Lost Ballparks

Baseball's Victims of Progress

Tiger
Tiger Stadium has been empty since 1999.

Credit: Jim Poserina

"You should enter a ballpark the way you enter a church." —Bill "Spaceman" Lee, former Major League pitcher

Baseball season is upon us. With it comes the promise of spring, hopes for the home team and, for some of us, a longing for bygone classic ballparks. Although some of us miss the places where so much of the game's history happened, we understand that some of the old ball yards outlived much of their function and usefulness.

The problem is, before the current renaissance of new parks modeled on the old, there was a movement to replace old parks with what appeared to be giant, concrete ashtrays. These faceless, "multi-purpose" stadiums, as they were called, could accommodate football, concerts, and other events besides baseball.

Perhaps that's why the new 1970s-era parks in Pittsburgh, Philadelphia, and Cincinnati felt so generic. It was by design. And maybe it's no coincidence that those three (and several other parks from then) have since been imploded as well, replaced by parks similar to what was there in the first place. As sportswriter Rich Reilly asked in Sports Illustrated, "Let me get this straight. We're bulldozing real vintage ballparks like Tiger Stadium and Fenway Park to put up fake vintage ballparks?"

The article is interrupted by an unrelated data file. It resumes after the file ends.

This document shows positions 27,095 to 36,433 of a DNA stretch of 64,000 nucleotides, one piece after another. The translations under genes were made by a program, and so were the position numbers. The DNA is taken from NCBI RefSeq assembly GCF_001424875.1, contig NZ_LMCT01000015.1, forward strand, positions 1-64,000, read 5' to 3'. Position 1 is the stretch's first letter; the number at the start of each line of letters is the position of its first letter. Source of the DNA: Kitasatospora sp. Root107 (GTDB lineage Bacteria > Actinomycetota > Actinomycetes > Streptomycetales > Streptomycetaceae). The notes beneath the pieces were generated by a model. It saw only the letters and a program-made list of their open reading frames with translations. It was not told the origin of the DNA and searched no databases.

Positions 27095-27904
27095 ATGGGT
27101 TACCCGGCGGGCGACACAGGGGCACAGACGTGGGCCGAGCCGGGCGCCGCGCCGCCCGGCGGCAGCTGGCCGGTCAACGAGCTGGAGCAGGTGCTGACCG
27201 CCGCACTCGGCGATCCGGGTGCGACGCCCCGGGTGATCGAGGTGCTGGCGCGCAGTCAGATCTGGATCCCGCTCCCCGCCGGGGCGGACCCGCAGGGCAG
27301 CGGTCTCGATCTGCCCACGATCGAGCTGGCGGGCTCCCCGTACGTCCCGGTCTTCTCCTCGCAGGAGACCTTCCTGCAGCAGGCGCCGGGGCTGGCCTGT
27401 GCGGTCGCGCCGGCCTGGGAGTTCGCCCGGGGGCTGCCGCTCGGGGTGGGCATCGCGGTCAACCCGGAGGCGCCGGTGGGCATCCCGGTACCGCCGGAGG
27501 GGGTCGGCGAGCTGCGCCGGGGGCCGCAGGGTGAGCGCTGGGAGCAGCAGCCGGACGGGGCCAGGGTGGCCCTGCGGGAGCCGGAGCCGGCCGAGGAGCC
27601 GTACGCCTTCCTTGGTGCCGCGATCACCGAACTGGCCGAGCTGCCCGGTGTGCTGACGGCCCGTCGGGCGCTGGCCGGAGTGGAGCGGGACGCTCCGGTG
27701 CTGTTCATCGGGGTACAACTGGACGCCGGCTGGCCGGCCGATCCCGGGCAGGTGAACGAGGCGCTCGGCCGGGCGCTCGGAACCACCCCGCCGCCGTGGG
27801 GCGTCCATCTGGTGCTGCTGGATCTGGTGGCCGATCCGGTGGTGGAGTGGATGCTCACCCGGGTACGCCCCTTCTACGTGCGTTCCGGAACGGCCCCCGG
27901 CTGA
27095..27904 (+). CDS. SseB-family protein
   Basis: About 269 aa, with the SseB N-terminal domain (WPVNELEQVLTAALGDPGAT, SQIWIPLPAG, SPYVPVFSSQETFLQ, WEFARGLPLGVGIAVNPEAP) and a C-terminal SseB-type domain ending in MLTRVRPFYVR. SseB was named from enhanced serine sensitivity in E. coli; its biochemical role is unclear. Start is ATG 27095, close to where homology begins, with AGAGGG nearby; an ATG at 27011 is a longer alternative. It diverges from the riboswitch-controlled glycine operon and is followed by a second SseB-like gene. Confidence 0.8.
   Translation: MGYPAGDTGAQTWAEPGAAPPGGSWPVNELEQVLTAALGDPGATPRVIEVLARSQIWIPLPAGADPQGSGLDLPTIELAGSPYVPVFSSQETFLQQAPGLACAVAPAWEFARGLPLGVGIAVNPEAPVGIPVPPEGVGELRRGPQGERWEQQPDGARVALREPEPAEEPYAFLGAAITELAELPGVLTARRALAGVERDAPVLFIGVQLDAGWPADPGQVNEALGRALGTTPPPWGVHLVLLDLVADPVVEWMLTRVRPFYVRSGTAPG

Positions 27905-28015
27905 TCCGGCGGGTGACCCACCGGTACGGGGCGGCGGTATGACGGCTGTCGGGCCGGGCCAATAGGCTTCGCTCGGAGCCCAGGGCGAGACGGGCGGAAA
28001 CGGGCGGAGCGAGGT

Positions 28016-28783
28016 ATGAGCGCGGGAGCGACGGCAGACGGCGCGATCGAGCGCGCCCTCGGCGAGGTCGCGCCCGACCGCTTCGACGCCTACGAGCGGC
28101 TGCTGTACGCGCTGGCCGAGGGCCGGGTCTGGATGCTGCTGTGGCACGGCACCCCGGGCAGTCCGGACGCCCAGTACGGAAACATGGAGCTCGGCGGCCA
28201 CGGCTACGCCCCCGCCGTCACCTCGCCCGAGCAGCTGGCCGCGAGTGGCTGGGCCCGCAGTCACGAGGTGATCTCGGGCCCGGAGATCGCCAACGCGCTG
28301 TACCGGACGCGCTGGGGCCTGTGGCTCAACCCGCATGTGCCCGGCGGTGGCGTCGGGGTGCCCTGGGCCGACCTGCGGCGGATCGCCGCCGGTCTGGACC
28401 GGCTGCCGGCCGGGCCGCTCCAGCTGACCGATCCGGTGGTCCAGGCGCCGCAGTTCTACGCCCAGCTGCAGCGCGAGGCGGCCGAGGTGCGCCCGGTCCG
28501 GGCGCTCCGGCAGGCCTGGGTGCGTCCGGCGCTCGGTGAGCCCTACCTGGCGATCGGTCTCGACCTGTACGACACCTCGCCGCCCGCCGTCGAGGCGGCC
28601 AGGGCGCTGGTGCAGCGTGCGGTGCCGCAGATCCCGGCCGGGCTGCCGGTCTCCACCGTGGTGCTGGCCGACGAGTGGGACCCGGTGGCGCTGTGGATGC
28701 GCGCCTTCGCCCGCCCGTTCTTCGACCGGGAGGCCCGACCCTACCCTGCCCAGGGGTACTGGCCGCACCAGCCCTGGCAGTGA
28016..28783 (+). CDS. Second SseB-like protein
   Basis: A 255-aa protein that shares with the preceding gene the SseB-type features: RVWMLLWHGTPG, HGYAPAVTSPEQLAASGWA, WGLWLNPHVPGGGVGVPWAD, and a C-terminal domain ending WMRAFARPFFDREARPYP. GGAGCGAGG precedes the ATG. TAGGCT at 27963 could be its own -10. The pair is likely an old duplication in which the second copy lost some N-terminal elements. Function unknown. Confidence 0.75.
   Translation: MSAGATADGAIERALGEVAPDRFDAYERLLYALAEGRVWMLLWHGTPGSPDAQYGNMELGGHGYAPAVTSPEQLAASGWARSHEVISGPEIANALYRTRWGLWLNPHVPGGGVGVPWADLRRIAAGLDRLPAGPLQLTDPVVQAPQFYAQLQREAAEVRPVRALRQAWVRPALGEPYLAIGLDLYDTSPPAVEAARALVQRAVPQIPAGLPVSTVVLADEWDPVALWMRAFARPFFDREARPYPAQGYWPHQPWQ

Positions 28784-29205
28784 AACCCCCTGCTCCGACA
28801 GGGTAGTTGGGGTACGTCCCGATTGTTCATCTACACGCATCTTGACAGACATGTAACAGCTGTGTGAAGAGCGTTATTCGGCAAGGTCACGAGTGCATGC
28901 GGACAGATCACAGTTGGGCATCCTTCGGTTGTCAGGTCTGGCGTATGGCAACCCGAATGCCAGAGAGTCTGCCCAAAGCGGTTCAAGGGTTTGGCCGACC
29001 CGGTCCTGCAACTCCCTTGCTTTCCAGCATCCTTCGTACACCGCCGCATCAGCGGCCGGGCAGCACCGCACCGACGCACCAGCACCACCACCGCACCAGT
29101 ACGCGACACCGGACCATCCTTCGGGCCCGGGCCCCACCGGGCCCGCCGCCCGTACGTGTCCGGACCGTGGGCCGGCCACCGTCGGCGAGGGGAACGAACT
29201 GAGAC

What if cities had actually preserved the old parks? What if they'd been given new life as another kind of venue: a high school stadium, city park, community center, or baseball museum?

Thankfully, at least one park may evolve to be spared from the wrecking ball. When the new Yankee Stadium opens in the Bronx for the 2009 baseball season, a good part of the original model will still be standing nearby. Currently, the plan is to keep most of the shell of Yankee Stadium along with the field. The city and state will build a hotel, convention center, a high school for sports medicine and sports management, a museum, and several other offices in and around the current structure.

Sure, many of us will miss watching games in the old Yankee Stadium, but at least it will have concrete plans upon its closing, unlike Tiger Stadium in Detroit. Closed in 1999, it still stands, decaying a bit more each day. While there are still no definitive plans for preservation or development, going to bat for it is a host of groups including the Greater Corktown Development Corporation, the National Trust and a group called Friends of Tiger Stadium. (Tiger Stadium made the National Trust's list of 11 Most Endangered Historic Places in 1991 and 1992.)

Over the years, while many stadiums have been torn down, there actually have been some modest, even charming stabs at preserving some aspect of what once stood. Exploring the sites today demonstrates why it's so important not to wipe everything away—why maintaining some sense of structure and place can teach people today about the past.

A few of the most notable places:

The First World Series—Huntington Avenue Grounds, Boston